Texas Tech Chess Program Gears Up For Fall Season | life


The Texas Tech Chess program will compete on September 25-26 in a virtual competition. They will compete in the US Collegiate Rapid and Blitz Championships.

The chess club has around 180 members and aims to bring chess not only to technology, but to West Texas in general, said Sam Schmakel, international master and president of the Knight Raiders Student Organization.

“When you play chess, especially from an early age, it can improve problem solving and improve scores in math, science and other educational subjects,” Schmakel said. “Saturday will be the quick tournament which is a quick time check, and Sunday will be the Blitz tournament which is an even faster time check. Everything will be online which is great because anyone can play from their own room. It’s actually organized here, by the Texas Tech Chess Program. It’s an individual competition so hopefully a Texas Tech student wins both tournaments.

According to the Tech Chess website, the Knight Raiders Chess Club was founded in 2003 by Hal Karlsson, associate professor of geosciences. The current manager and head coach is now Alex Onischuk.

“We just want the students to play chess and we want the students to have something outside of the lessons they take that they can enjoy,” said Onischuk. “They can come here, participate in tournaments and meet other people from other countries or other states with whom they have something in common.”

As a returning member of the club, Austin Mead, a freshman law student from Dallas, said he has been with the club since joining Tech.

Mead said this year is the biggest group of chess members he’s seen since he’s been at Tech.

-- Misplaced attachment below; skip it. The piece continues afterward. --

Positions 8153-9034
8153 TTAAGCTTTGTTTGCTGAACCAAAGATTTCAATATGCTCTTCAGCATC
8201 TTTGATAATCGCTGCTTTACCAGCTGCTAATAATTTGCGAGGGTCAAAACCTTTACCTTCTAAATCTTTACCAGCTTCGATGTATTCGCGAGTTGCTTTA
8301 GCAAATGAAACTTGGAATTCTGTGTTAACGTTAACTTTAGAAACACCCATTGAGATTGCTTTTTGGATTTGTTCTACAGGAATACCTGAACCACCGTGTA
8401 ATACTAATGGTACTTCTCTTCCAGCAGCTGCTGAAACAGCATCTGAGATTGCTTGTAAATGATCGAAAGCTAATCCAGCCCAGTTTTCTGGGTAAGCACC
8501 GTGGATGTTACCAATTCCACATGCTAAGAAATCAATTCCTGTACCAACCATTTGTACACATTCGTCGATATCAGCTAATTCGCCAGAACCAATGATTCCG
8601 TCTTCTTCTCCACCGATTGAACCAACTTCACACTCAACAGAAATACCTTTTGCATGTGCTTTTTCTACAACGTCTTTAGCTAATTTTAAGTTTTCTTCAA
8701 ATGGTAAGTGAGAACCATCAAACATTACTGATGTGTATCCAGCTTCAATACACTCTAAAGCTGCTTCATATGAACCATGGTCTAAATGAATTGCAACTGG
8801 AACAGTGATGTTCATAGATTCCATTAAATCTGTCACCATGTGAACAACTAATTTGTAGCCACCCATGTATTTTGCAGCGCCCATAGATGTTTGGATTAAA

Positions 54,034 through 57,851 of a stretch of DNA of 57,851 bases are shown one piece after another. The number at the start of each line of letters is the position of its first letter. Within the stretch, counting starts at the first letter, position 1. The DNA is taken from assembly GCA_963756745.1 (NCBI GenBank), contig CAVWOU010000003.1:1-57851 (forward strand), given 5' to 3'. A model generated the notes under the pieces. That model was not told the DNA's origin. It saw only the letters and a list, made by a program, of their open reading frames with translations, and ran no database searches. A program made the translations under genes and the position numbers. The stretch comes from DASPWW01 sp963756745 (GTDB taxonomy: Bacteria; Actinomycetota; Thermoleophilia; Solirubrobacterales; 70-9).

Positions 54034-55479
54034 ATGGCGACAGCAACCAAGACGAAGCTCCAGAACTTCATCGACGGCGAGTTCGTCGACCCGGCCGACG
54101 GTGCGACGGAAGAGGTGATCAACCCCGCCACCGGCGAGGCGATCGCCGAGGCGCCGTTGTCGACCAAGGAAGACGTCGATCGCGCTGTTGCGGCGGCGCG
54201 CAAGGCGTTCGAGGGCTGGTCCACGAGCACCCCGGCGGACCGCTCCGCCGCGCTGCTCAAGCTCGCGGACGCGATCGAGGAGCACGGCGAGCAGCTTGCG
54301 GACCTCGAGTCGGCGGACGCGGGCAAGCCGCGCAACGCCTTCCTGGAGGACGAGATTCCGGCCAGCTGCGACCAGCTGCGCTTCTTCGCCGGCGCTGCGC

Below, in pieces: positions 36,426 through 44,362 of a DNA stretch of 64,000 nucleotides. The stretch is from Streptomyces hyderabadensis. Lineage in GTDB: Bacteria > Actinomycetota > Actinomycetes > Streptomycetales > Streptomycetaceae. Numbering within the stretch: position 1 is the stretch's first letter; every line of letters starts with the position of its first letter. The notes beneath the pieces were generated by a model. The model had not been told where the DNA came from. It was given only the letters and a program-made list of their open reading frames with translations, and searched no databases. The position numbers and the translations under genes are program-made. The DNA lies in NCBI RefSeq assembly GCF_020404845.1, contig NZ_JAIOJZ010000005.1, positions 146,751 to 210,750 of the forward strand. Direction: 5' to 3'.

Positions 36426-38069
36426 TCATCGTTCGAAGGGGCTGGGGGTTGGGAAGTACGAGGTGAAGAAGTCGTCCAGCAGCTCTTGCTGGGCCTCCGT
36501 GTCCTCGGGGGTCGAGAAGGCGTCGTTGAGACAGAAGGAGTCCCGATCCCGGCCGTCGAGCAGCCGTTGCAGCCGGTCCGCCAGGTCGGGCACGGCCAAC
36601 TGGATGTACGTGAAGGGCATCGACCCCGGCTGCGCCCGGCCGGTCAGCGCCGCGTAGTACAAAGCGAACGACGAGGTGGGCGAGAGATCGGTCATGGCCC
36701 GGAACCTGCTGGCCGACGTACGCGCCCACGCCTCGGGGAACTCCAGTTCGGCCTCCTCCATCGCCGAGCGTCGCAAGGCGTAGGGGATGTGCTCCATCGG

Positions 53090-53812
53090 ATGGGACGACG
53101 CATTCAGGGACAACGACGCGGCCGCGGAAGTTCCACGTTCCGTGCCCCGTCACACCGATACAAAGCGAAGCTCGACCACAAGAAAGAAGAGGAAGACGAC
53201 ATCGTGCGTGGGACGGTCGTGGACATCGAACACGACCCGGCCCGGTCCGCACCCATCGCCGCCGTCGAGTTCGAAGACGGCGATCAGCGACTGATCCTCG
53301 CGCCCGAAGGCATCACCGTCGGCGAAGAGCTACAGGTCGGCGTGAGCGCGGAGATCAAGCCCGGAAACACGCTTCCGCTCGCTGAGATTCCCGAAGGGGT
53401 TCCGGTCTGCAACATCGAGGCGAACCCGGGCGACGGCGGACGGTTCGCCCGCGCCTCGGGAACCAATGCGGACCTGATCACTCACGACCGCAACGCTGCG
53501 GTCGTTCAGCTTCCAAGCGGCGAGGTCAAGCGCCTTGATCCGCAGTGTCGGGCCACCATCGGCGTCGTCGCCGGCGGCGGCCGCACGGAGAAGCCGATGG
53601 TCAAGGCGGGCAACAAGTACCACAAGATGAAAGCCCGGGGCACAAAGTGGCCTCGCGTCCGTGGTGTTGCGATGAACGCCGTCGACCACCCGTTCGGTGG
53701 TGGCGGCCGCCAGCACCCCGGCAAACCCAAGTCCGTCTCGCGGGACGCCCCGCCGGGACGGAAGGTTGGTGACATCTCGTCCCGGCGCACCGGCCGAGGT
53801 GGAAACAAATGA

“I can’t wait to see a lot of these other guys and girls do well and implement what we’re doing here for the glory,” Mead said. “For me, the chess club has given me a lot of new friendships and I’ve met a lot of new people. I really enjoyed it.

After COVID-19 scrapped their in-person training and tournaments last year, things are starting to get back to normal, Mead said.

Schmakel said he has enjoyed success throughout the program over the years. With competition coming up this weekend, the club can’t wait to see how the members compete against each other, he said.

“The last competition we played was in August in Cherry Hill, New Jersey in a tournament called the US Open,” Schmakel said. “We’ve all competed against some really good grandmasters and former United States champions.”

The chess club has won many big tournaments, even in recent years before COVID-19, Onischuk said.

“We won the Pan Am Championships, which was the most recent Pan Am in 2020. It comes back for the coming year,” Schmakel said. “We also had a tournament called the Final Four. Essentially, these are the top four college chess teams in the country competing against each other, to see who is the best. Even qualifying for that is a big deal.

The new members of the chess team attended their first meeting on Tuesday, September 22 at 5 p.m. in Room 124 of the Student Union building. The club meets every Wednesday and is always ready to welcome new members, Mead said.

William Fernengel, a freshman engineering student in Stafford, Va., Said he had been playing chess since he was 8 and was delighted to meet other people who were passionate about chess.

“My dad was playing chess and he decided he wanted to teach me,” Fernengel said. “I wanted to beat him, so I trained a lot. When I was in high school, I started a chess club. Because of that, I played a lot during that time.


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